Are there any specific rules you would like to change (on your side or his)?
The more you talk about your unspoken rules, the less likely they are to affect your marriage in a negative way.
In addition, here's a helpful tip. Any time you have a fight or disagreement, ask yourself, "Is this fight a result of one of us breaking an unspoken rule?" If so, add that rule to your list and discuss how you will handle that situation in the future.CHAPTER 2
MAKING YOUR ROLES CONSCIOUS
If you have taken the SYMBIS Assessment (SYMBISassessment.com), this particular exercise will look familiar. The SYMBIS Assessment Report presents the content in a far more personalized format. If you're not using the SYMBIS Assessment, you will still benefit greatly from this workbook version of the exercise.
Following is a list of chores or life tasks that will need to be handled by you or your fiancé (husband). To make your unconscious understanding of roles conscious, first indicate how your parents handled these tasks. If they shared the task, check both boxes. Then write down how you would like to divide the tasks, according to your understanding of your own and your partner's interests, time, and abilities. If you expect to share the task, check both boxes. Finally, compare your list with your partner's list and discuss the results. Put your joint decision of who will do what in the last column, and be prepared to renegotiate when your circumstances change. This exercise will take about twenty to thirty minutes.
Once you have both filled out this list, compare notes and answer these three questions together:
1. What role behaviors do you tend to agree upon?
2. What role behaviors do you tend to see quite differently?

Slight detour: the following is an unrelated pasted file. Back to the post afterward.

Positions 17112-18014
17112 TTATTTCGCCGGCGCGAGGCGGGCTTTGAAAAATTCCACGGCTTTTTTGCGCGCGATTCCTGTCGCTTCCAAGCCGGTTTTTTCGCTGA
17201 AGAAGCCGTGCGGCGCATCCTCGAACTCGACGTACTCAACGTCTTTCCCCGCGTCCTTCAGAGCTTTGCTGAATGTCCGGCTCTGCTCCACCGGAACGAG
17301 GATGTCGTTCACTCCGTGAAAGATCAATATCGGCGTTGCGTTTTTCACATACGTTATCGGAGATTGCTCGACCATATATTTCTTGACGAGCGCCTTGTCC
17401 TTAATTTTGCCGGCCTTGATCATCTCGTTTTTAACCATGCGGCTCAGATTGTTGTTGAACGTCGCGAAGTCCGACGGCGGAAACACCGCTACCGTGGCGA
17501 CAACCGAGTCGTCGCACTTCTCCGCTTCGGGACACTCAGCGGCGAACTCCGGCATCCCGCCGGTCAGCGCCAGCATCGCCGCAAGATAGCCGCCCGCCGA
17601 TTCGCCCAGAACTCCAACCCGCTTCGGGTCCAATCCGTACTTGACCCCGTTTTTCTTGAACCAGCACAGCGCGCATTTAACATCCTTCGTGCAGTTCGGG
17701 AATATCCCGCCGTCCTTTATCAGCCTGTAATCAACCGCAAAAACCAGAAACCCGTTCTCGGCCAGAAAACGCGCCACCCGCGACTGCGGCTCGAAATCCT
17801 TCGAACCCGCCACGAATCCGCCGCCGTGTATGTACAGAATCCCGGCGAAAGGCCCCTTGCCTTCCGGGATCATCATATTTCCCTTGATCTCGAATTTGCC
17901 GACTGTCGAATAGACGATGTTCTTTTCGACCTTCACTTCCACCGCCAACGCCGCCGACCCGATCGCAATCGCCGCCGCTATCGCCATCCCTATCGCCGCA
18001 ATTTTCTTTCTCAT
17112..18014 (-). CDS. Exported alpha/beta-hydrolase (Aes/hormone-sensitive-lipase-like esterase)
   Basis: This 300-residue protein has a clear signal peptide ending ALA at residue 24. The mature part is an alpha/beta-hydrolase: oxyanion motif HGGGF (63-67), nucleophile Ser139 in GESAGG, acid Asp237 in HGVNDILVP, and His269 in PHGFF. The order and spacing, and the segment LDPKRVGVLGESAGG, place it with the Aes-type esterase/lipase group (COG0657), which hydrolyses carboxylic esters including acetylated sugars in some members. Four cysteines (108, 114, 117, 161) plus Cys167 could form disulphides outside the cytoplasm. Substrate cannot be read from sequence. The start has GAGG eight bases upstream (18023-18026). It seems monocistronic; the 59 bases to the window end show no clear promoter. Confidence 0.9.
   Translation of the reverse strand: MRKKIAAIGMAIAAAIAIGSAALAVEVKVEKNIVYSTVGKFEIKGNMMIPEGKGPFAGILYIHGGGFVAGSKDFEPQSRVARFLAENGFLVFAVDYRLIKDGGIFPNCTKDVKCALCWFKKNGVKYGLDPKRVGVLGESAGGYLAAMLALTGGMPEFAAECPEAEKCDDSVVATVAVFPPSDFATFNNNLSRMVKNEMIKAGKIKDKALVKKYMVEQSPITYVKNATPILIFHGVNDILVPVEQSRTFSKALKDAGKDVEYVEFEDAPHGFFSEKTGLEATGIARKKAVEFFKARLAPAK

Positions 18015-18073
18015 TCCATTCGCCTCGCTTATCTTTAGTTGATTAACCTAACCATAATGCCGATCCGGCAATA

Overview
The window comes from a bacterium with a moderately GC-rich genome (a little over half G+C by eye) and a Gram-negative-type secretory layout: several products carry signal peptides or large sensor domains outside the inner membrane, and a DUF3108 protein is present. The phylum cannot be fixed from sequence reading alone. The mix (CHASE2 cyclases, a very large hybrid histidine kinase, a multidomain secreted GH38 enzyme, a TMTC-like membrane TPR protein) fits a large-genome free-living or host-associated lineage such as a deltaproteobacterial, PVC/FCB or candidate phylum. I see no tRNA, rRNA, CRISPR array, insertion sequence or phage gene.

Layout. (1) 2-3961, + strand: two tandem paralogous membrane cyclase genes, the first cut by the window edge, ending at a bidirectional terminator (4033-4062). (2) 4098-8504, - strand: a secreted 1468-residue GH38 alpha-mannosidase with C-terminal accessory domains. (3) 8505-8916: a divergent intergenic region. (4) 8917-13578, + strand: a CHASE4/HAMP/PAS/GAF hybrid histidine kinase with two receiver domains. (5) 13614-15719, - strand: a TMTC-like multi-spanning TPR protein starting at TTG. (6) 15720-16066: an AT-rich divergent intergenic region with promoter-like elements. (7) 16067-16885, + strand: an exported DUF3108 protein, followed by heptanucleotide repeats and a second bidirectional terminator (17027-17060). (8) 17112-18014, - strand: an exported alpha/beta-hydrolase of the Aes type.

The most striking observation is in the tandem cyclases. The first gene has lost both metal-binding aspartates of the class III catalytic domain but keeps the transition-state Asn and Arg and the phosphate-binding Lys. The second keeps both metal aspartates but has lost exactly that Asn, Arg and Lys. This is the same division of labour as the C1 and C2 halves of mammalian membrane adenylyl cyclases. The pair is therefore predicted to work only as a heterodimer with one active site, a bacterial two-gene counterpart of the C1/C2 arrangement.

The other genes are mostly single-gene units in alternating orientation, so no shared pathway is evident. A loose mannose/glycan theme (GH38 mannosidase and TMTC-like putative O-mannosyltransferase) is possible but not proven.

3. How are you going to adjust your expectations on the role behaviors where you are currently not in sync?CHAPTER 3
FROM IDEALIZING TO REALIZING YOUR PARTNER
This exercise is designed to help you relinquish unrealistic ideals you might hold about your partner and to discover his true character. It will take about twenty to thirty minutes.
Begin by rating on a 1 to 7 scale (1 being lowest and 7 being highest) how much the following traits describe you and your partner. Complete the first two columns ("Your Rating of You" and then "Your Rating of Your Husband"). Don't worry about the other two columns just yet.
Once you have rated the first two columns, share your rating with each other and write them on your own page. Then subtract your partner's actual rating of himself from your rating of him. Note any significant differences and discuss them.
Our three biggest differences in this exercise are:
One of the central tasks of the early marriage years is to move from "idealizing" your husband to "realizing" your husband. How accurate is your image of who your husband is compared to who he really is? The more accurately you can present yourselves to each other, the easier your first years of marriage will be.CHAPTER 4
EXPLORING UNFINISHED BUSINESS
Marriage is not a quick fix for avoiding your own personal problems. In fact, marriage may even intensify those problems. This exercise is designed to help you honestly face the psychological and spiritual work you need to do as a person so that you do not look to your husband to fulfill needs that he cannot. It will take about twenty to thirty minutes.
Everyone has yearnings that were seldom, if ever, fulfilled in their relationship with their parents. Take a moment to reflect, and then write down some of the needs and desires you felt that were never really fulfilled by your parents. We've provided you with a few headings to stimulate your thinking, but don't let that limit you to just these categories.